I have to emulate a wide area network. My setup contains two servers with MT27500 Family [ConnectX-3] Infiniband cards. Default latency between both nodes is ~0.4ms and iperf test shows throughput of 4Gbps per iperf connection. I was able to get max of 33Gbps by using 15 parallel iperf connections. To simulate RRT of 50ms between both nodes I am using following command.

sudo tc qdisc add dev ib0 root netem delay 25ms

However iperf throughput perstream drops to 154Mbps. I have another identical setup which have Ethernet adapters instead of Infiniband. On that setup iperf shows around 480Mbps per iperf connection which is 3 times more than that I am getting from IPoIB. Is it expected behavioir that IPoIB peformes poor than ethernet over large latency? If so what is the reason behind this behavior?

  • You need to edit your question to include more information about the network. How are the network devices connected (a diagram would be great), what are the network device models, and what are the network device configurations?
    – Ron Maupin
    Jul 27, 2018 at 18:40
  • I'm not sure if emulating latency on an end system is the right way to go. Latency on a network comes from the propagation time across the medium (5 microseconds per km on optical fiber) and from deep buffers (also see the "buffer bloat problem", you'll find tons of resources about it on the net). Just adding 25ms of delay on one of the end systems (assuming that is what you do) might not give the same result as having an actual 25ms buffer in the form of a network path which keeps "bytes in flight". Be sure to understand how this 25ms delay feature works, especially w/regards to buffering. Jul 28, 2018 at 12:17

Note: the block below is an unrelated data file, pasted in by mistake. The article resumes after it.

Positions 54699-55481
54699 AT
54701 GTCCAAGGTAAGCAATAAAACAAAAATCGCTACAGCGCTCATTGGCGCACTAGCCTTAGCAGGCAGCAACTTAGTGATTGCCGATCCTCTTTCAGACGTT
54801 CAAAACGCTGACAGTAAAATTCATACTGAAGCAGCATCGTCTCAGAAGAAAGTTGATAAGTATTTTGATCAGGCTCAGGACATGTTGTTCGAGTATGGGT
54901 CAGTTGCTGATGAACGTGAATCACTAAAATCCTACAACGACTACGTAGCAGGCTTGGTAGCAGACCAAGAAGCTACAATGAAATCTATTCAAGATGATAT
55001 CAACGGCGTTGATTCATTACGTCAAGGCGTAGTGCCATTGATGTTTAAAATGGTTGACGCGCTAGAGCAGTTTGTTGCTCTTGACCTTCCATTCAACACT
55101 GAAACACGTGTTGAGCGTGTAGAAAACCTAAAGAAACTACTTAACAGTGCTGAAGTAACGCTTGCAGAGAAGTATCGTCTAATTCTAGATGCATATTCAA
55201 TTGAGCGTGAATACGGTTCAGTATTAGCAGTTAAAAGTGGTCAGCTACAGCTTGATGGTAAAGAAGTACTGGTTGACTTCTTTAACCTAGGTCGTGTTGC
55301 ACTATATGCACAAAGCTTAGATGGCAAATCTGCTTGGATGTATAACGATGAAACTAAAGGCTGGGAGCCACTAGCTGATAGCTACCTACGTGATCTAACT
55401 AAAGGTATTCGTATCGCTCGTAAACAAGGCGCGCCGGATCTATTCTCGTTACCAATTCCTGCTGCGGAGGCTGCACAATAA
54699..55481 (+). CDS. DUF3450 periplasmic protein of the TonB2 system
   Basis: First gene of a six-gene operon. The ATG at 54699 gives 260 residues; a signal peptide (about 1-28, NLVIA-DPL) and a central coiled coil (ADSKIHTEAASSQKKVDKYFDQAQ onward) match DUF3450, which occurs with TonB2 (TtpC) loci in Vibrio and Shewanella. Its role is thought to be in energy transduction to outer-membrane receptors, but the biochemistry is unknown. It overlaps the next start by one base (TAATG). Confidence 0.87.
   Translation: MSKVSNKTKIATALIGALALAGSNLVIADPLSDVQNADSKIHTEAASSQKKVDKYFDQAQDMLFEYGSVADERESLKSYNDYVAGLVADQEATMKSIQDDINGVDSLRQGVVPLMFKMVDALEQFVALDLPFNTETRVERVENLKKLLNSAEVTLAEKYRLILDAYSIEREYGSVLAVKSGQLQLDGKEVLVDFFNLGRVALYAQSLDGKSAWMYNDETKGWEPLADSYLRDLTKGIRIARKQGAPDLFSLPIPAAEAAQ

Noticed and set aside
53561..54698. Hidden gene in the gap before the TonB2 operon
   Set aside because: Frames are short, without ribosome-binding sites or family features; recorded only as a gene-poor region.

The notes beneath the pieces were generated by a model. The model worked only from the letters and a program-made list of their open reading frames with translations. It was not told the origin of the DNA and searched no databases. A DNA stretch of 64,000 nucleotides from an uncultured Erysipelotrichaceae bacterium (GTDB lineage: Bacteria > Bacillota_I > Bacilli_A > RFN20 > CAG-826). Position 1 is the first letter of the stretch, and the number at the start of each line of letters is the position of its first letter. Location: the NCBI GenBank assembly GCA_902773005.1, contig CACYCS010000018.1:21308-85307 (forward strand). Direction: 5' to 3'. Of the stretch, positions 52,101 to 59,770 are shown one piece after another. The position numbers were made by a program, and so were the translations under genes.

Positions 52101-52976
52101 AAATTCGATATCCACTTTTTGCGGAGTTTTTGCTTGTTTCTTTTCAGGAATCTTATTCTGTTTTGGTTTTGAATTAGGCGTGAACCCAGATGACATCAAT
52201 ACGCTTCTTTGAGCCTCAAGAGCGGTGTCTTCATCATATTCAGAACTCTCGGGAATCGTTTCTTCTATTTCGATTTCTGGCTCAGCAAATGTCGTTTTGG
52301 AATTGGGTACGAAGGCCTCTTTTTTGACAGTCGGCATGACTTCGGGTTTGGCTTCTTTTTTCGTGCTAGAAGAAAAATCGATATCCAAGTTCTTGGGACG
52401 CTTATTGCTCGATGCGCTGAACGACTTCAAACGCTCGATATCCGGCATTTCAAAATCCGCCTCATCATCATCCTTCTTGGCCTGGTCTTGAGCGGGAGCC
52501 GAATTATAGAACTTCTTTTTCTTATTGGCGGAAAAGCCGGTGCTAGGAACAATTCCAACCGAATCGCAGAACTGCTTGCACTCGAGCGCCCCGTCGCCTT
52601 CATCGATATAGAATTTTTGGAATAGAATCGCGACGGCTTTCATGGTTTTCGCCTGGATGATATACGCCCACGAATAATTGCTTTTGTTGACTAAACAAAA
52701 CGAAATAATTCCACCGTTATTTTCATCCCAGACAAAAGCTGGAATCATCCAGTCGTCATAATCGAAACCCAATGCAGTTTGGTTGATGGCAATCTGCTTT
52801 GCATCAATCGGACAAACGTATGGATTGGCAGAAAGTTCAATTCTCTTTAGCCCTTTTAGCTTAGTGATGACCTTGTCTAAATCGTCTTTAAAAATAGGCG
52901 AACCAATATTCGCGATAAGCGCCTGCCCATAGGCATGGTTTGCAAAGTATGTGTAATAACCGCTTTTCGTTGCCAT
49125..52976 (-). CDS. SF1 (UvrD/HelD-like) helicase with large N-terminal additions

• (part 2) Either way, the bandwidth * delay product of a given network path must be accounted for by the (TCP based) application, by scaling up the send/receive windows. switch.ch/network/tools/tcp_throughput/… might give you a clue how large the send/rececive buffers have to be, so that you can saturate a "long fat pipe". iperf's -w command line parameter lets you override the defaults (sometimes there's an upper limit given by the operating systems parametrisation), so that the send/receive buffers grow and TCP window scaling is used. Jul 28, 2018 at 12:21

1 Answer 1


The most common mistake made when using netem to emulate network delay is to not increase the packet limit. You didn't. Therefore you tail drop a lot of packets and tcp cannot build a queue long enough to emulate the path.

try limit 1000000 or more. Monitor your netem stats to see if you drop any packets.

Plug: we use (bufferbloat project) flent.org's test tool a lot. It wraps netperf and irtt to make reproduceable tests easier.

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